Maryland Traditions: Maryland’s State Folklife Program
What is folklife?
Folklife is all around you. It’s in the music that makes your culture unique, the special dishes on your family dinner table, and the customs that mark your holidays. In a nutshell, folklife is made up of the living cultural traditions that help to define who you are and where you’re from.
Folklife can be based on ethnicity. Marylanders who come from other places bring their folklife with them in the form of traditional dances or foods. Folklife can be based on place. Head west to Appalachian Maryland, and you might hear the sounds of old time mountain music passed down over generations. Or, folklife can be based on occupation, as with the oystering, crabbing, and boatbuilding traditions of the Chesapeake Bay.
Maryland Traditions is the folklife program of the Maryland State Arts Council. Since 1974, state-employed folklorists have worked to identify, document, support, and present Maryland folklife through grants, awards, festivals, and other programming. Learn more about our work below, or contact Director Chad Edward Buterbaugh at (410) 767-6450 or firstname.lastname@example.org.
Offered annually, the Maryland Traditions Apprenticeship Award funds a year-long period of study between a master and apprentice artist. These awards support the passing down of folklife in a wide range of living cultural traditions.
Offered annually, the Maryland Traditions Project Grant funds folklife programming, production, or research. These grants support the presentation of Maryland folklife to wider audiences throughout the state.
Given each year since 2007, the Maryland Traditions Heritage Awards recognize outstanding contributions to the vitality of Maryland folklife in three categories: Person, Place, and Tradition. Recipients are honored at a public ceremony produced by the Maryland-based National Council for the Traditional Arts.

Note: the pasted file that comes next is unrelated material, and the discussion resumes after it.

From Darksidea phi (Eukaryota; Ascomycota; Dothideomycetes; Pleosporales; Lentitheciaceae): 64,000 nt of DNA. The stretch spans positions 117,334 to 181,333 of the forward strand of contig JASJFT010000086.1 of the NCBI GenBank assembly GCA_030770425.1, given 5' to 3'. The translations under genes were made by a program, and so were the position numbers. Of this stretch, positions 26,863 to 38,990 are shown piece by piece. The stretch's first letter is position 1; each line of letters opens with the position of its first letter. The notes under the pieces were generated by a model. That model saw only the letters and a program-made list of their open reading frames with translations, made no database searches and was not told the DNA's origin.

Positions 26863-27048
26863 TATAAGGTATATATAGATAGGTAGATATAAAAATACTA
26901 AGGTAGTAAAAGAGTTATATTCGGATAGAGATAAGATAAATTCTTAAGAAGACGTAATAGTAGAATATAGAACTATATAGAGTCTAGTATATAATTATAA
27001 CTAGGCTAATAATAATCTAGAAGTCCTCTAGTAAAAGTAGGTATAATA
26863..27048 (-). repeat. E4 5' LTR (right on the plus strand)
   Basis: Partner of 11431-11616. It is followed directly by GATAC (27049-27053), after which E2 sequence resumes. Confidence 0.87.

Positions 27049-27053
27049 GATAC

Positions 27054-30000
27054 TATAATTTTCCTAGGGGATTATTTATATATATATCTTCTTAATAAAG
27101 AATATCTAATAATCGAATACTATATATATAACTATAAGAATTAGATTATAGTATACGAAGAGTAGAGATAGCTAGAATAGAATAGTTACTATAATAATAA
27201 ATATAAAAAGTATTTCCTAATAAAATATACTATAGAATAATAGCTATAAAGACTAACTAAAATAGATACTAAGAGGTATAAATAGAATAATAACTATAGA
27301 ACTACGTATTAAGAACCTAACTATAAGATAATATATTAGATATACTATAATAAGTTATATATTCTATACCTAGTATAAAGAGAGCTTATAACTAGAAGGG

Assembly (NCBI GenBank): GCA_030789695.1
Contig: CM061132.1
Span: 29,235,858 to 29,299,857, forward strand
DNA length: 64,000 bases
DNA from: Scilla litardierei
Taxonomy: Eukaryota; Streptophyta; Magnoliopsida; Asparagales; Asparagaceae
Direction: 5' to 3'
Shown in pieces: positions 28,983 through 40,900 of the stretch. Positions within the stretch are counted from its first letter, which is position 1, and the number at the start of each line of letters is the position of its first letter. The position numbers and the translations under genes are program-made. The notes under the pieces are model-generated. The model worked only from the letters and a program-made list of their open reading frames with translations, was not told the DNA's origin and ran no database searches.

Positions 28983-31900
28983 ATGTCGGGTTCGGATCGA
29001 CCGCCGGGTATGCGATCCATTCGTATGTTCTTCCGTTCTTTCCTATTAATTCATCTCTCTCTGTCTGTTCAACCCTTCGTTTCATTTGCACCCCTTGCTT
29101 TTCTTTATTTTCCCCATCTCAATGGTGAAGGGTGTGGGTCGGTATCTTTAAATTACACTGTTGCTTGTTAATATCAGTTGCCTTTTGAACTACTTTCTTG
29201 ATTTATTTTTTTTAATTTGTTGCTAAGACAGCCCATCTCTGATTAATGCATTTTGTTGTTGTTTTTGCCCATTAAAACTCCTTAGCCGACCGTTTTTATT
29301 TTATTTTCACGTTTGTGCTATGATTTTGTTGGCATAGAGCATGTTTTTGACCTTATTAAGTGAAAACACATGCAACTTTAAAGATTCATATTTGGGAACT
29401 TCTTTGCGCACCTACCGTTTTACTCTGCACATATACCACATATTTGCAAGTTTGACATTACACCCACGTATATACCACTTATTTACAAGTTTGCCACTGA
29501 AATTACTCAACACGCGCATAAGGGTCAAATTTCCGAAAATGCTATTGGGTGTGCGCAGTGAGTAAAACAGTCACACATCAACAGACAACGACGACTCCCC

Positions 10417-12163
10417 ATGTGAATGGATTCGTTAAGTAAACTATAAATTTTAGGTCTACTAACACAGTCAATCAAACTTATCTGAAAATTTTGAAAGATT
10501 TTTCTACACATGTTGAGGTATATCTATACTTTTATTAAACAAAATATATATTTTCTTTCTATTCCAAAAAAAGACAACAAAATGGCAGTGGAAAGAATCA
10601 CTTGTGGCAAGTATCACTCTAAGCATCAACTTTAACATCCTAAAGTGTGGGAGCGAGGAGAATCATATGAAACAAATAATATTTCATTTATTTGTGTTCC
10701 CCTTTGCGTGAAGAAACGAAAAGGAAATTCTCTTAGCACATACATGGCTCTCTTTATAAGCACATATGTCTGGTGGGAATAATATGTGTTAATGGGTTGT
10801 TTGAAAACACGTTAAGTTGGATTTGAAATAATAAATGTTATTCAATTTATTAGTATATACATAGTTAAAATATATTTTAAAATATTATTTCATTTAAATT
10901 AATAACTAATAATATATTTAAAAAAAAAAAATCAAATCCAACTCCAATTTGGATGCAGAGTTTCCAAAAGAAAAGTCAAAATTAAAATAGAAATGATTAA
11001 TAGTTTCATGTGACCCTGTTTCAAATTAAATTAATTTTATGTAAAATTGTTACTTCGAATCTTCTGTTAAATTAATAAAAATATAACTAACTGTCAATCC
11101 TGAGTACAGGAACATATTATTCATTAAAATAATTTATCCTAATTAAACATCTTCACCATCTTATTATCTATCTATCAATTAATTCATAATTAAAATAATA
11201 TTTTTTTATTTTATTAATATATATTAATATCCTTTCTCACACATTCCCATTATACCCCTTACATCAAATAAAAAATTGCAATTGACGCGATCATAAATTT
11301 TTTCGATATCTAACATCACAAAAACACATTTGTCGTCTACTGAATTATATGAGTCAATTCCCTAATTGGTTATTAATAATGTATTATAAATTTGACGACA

Hosted in Salisbury from 2018-2020, the National Folk Festival is a free celebration of the nation’s living cultural traditions. Maryland folklife practitioners are featured at the festival’s Maryland Traditions Folklife Area. The National Folk Festival is produced by the Maryland-based National Council for the Traditional Arts.
The Maryland Folklife Archives contain fieldwork data collected by Maryland state folklorists since 1974, along with many more folklife materials. This public archive is housed in the Special Collections of the Albin O. Kuhn Library at the University of Maryland, Baltimore County, where digitization work is ongoing.
Maryland Folklife Network
The Maryland Folklife Network is a statewide infrastructure of collaborating organizations doing folklife work on the regional level. Current Maryland Folklife Network collaborators are Frostburg State University; the University of Maryland, Baltimore County; Sandy Spring Museum; St. Mary’s College of Maryland; and the Ward Museum of Wildfowl Art, Salisbury University. Members of the Maryland Folklife Network receive funding and support from the Maryland Traditions state folklife program, which is housed at MSAC.
National Heritage Fellowships
The National Heritage Fellowship is the nation’s highest honor in the folk and traditional arts. Given annually by the National Endowment for the Arts, fellowships honor artists’ excellence and contributions to folk and traditional arts in the United States. Seventeen awards have been given in Maryland since the first class of recipients were recognized in 1982. Read about them here.